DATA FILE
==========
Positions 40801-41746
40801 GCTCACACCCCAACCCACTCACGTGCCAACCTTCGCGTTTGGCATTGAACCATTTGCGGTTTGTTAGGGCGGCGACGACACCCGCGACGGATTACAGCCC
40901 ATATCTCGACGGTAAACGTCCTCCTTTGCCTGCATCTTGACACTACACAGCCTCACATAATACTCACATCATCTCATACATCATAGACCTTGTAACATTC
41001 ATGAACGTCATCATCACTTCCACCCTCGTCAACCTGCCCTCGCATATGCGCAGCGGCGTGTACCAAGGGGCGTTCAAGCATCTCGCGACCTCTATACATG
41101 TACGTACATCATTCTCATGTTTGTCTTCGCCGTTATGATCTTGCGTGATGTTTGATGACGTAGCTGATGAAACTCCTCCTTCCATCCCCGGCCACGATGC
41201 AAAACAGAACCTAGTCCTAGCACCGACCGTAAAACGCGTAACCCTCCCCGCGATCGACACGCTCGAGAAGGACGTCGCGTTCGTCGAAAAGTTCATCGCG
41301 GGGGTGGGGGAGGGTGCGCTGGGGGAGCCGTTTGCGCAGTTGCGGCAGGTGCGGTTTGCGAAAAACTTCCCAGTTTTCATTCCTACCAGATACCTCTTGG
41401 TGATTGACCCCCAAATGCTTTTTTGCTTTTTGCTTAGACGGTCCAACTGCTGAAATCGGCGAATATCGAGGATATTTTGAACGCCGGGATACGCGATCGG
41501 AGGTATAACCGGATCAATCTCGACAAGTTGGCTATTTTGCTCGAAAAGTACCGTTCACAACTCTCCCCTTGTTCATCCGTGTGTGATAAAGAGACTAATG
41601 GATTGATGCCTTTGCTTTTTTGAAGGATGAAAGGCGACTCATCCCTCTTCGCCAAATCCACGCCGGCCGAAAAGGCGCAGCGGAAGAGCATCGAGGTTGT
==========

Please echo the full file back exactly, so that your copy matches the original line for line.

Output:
Positions 40801-41746
40801 GCTCACACCCCAACCCACTCACGTGCCAACCTTCGCGTTTGGCATTGAACCATTTGCGGTTTGTTAGGGCGGCGACGACACCCGCGACGGATTACAGCCC
40901 ATATCTCGACGGTAAACGTCCTCCTTTGCCTGCATCTTGACACTACACAGCCTCACATAATACTCACATCATCTCATACATCATAGACCTTGTAACATTC
41001 ATGAACGTCATCATCACTTCCACCCTCGTCAACCTGCCCTCGCATATGCGCAGCGGCGTGTACCAAGGGGCGTTCAAGCATCTCGCGACCTCTATACATG
41101 TACGTACATCATTCTCATGTTTGTCTTCGCCGTTATGATCTTGCGTGATGTTTGATGACGTAGCTGATGAAACTCCTCCTTCCATCCCCGGCCACGATGC
41201 AAAACAGAACCTAGTCCTAGCACCGACCGTAAAACGCGTAACCCTCCCCGCGATCGACACGCTCGAGAAGGACGTCGCGTTCGTCGAAAAGTTCATCGCG
41301 GGGGTGGGGGAGGGTGCGCTGGGGGAGCCGTTTGCGCAGTTGCGGCAGGTGCGGTTTGCGAAAAACTTCCCAGTTTTCATTCCTACCAGATACCTCTTGG
41401 TGATTGACCCCCAAATGCTTTTTTGCTTTTTGCTTAGACGGTCCAACTGCTGAAATCGGCGAATATCGAGGATATTTTGAACGCCGGGATACGCGATCGG
41501 AGGTATAACCGGATCAATCTCGACAAGTTGGCTATTTTGCTCGAAAAGTACCGTTCACAACTCTCCCCTTGTTCATCCGTGTGTGATAAAGAGACTAATG
41601 GATTGATGCCTTTGCTTTTTTGAAGGATGAAAGGCGACTCATCCCTCTTCGCCAAATCCACGCCGGCCGAAAAGGCGCAGCGGAAGAGCATCGAGGTTGT